After the meal, participants were emailed a survey which asked them to choose two words from a short list that defined their One Table experience. 100% of those who attended responded.  (See E-Survey Chart)

Results of E-Survey, One Table, 2023

Community (68%) and awareness (36%) were the top two choices. This feedback, in addition to comments from participants,  verified that the goals of One Table were met, that we had raised awareness about hunger, brought people into our OCS project, and developed community connections.

One Table dinners embodied a theology of Nourishment by meeting all the established goals:  One Table guests learned, connected and committed. Two people volunteered for OCS soon after, and several people became donors.

Planning Our Next Meal: The Future

The One Table model is reminiscent of the Dinner Church movement[5] is flexible and is easily replicable.  Two additional meals based on the format have already been hosted. Brunch on a Saturday morning proved to be a better time for most working people to meet. Both the NOAH and Pantry volunteers were invited to program-specific meals[6] to learn about food insecurity, talk about program highlights, make suggestions and of course, tour the new facility.  The Pantry meal was particularly interesting because a professional facilitator was brought in to help guide the conversation and glean important information. The Chair of the OCS Steering Committee said that it was like watching a steam valve release as conversation and suggestions bubbled up at each table and within the context of group reporting.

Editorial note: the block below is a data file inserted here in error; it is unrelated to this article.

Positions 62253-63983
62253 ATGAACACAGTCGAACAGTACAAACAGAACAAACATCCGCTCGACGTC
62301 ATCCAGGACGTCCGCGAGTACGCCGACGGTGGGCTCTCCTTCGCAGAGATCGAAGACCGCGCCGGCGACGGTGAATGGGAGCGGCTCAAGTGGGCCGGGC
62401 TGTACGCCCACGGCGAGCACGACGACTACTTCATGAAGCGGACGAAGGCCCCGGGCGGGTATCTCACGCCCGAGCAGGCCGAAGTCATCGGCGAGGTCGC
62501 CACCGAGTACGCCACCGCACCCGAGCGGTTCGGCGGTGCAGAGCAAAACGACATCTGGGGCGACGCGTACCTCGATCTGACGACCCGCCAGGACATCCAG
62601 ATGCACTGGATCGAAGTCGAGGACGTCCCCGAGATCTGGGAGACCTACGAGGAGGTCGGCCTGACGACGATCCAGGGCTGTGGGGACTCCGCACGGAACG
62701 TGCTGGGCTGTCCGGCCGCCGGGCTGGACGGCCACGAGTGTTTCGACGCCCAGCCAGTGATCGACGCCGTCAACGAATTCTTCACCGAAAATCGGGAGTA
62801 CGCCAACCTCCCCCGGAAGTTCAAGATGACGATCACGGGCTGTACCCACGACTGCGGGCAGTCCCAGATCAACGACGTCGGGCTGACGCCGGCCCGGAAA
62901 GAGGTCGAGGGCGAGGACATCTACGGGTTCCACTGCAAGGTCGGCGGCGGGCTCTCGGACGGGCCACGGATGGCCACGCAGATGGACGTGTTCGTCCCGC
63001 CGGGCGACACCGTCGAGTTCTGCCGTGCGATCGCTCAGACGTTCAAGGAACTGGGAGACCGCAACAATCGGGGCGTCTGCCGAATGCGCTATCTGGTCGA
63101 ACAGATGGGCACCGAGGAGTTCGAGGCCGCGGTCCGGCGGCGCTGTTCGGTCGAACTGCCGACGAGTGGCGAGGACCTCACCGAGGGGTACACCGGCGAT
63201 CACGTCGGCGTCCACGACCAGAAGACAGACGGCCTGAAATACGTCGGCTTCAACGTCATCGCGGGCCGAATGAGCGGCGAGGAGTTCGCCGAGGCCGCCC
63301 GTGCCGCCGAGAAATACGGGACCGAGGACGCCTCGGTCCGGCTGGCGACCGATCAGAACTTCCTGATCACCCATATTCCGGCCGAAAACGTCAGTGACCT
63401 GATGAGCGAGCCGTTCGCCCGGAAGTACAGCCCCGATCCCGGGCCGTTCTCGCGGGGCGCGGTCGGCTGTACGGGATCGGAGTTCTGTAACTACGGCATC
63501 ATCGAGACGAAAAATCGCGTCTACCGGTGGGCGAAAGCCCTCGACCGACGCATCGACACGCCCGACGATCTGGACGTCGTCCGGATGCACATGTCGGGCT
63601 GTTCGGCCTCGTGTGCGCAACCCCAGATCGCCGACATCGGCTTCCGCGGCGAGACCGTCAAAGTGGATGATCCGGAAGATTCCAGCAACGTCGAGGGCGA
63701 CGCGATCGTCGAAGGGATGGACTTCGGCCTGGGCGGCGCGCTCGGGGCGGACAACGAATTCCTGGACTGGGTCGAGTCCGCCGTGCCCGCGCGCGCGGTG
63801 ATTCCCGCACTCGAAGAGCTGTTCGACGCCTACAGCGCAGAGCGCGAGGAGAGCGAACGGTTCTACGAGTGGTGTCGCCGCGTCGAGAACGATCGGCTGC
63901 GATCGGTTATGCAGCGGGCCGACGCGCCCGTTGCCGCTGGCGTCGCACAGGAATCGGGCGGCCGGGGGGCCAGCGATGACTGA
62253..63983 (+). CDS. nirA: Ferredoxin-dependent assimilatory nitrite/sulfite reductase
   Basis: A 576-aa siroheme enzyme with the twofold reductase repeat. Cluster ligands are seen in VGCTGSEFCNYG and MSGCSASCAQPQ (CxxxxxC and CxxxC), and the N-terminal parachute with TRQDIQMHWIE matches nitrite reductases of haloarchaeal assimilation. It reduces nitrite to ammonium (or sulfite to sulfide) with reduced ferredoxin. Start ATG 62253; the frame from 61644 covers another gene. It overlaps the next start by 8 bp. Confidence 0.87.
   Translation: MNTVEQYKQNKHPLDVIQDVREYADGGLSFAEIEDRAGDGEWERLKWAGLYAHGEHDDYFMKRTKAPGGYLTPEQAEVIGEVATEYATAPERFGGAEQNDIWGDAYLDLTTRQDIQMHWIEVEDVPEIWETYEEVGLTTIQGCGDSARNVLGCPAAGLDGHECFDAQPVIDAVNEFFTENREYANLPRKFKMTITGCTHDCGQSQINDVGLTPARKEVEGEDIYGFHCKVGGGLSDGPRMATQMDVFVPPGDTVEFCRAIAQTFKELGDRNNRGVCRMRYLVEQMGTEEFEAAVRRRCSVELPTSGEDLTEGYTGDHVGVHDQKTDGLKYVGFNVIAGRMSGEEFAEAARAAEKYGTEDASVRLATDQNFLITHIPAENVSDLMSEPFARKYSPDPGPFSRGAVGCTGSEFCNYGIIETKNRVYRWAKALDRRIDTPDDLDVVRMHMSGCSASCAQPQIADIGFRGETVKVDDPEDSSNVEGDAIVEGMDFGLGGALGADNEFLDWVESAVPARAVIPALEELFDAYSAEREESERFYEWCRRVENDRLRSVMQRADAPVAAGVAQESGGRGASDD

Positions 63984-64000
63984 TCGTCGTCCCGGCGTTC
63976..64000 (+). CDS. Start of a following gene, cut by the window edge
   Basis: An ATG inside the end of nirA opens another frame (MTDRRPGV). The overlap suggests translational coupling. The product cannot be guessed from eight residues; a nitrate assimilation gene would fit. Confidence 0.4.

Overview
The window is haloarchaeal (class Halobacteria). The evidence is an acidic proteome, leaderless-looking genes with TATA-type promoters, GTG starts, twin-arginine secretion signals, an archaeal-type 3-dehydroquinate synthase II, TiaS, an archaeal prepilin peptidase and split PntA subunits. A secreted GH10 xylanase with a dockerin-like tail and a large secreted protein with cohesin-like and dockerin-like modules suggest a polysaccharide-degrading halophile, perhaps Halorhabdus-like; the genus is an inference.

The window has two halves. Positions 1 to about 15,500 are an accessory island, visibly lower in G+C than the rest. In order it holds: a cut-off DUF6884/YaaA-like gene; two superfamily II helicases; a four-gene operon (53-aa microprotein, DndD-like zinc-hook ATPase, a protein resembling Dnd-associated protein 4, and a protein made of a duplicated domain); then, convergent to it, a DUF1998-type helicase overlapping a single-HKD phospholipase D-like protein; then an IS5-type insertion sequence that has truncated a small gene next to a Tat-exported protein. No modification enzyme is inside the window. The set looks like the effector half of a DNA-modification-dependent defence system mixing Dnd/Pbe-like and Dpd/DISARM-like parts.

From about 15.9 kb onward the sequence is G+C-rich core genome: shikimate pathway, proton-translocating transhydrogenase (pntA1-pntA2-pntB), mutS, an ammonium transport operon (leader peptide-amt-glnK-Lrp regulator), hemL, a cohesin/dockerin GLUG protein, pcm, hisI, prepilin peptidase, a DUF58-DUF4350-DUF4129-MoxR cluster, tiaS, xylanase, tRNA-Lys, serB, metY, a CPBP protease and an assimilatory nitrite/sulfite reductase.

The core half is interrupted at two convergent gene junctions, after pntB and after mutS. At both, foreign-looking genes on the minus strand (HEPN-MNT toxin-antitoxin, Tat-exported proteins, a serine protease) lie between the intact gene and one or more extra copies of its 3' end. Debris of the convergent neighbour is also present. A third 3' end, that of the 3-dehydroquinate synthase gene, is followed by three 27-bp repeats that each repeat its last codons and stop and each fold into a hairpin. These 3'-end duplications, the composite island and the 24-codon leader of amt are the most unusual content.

George Simmel, a twentieth century sociologist wrote: “Eating together fosters community because everyone shares the need to eat.” Our human need for food transcends economic status, religious belief, age, ethnicity, gender or any other way we identify people groups, and can create unity and greater wholeness in completely disparate, and even desperate places.

OCS food justice programs are not simply meant to provide food for people who need it but ultimately to build a stronger, healthier community overall. The mission statement for OCS is simple but essential, and supports the wholeness of a theology of Nourishment for our community:

“Nourishing our neighbor in body, mind, and spirit.”

[1] Jennifer Ayres, Good Food: Grounded Practical Theology (Waco: Baylor University Press, 2013), 2.

[2] Note that this term does not occur in any research or scholarship I completed and encompasses an expansive understanding of the theology of food or eating or table fellowship, incorporating and including food justice programming, such as pantries and meal programs which are often left out of food and theology conversations.